“My wife (Christa) had taught at four schools. Brookwood was certainly the best experience she had. I can say the same.”
Boggs and Brookwood enjoyed the first year of his second tenure as the Warriors went 6-6 and won a playoff game for the first time since that state championship year. Brookwood also returns its entire offense in 2014.
No. 6) Deep run
In four seasons, the Thomasville girls basketball team won 85 games, three Region 1-AA titles and a region runner-up finish. But the Bulldogs’ senior class saved their best for last.
In March, THS advanced to the state Final Four for the first time since 2004. That was an accomplishment that not even the painful 83-34 to perennial power Wesleyan, could erase.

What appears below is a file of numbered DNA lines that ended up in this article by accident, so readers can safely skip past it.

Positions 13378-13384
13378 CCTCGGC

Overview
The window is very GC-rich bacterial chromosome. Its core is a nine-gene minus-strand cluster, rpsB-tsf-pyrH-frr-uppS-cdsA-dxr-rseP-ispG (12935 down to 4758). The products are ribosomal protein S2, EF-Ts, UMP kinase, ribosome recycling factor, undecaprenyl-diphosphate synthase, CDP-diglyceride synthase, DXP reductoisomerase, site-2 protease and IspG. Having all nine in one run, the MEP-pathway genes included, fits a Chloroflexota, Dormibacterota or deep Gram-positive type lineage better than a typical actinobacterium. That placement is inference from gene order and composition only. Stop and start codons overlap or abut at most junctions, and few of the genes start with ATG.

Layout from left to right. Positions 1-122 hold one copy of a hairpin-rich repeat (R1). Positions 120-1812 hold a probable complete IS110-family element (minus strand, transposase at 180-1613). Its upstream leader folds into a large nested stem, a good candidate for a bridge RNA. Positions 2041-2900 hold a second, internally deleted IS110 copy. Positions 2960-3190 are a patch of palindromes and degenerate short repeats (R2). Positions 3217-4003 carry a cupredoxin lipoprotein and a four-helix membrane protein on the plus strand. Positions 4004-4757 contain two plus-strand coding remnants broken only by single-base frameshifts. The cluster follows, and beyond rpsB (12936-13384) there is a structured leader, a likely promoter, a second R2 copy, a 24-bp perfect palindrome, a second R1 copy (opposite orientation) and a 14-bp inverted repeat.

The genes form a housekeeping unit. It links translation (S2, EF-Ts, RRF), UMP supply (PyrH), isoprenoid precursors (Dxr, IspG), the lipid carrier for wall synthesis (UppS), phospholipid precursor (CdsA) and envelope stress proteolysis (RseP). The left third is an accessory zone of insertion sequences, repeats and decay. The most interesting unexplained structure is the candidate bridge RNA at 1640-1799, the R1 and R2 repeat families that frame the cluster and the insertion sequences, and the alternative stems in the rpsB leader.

“We can build from it,” Thomasville coach Thomas McAboy said. “We’ve got girls that can play, and they’ve experienced it and gotten to see what it’s like. Hopefully, they will be hungry going into the offseason.”
It was an offseason of change for the Bulldogs, though, as McAboy accepted the Coffee head coaching job in June with Antonio Wade being named the new THS coach a month later.
No. 7) Milestone win
Cairo High School didn’t win the region football title for the first time in four years.
However, the Syrupmakers got a major win Oct. 25 when it routed visiting Americus-Sumter 35-7. With that victory, Cairo became the 17th program in the state to win 600 games.
“Our program is everything to us,” Cairo coach Tom Fallaw said following that game. “A lot of people came here because of the program. I came here 14 years ago because of it, and I don’t know that I ever want to leave. It’s a good place to coach football. It’s a good place to be with the fans. The school environment is exactly what you’d want it to be. The band, everything about it is just special. The 600 wins is more about the community than it is about us.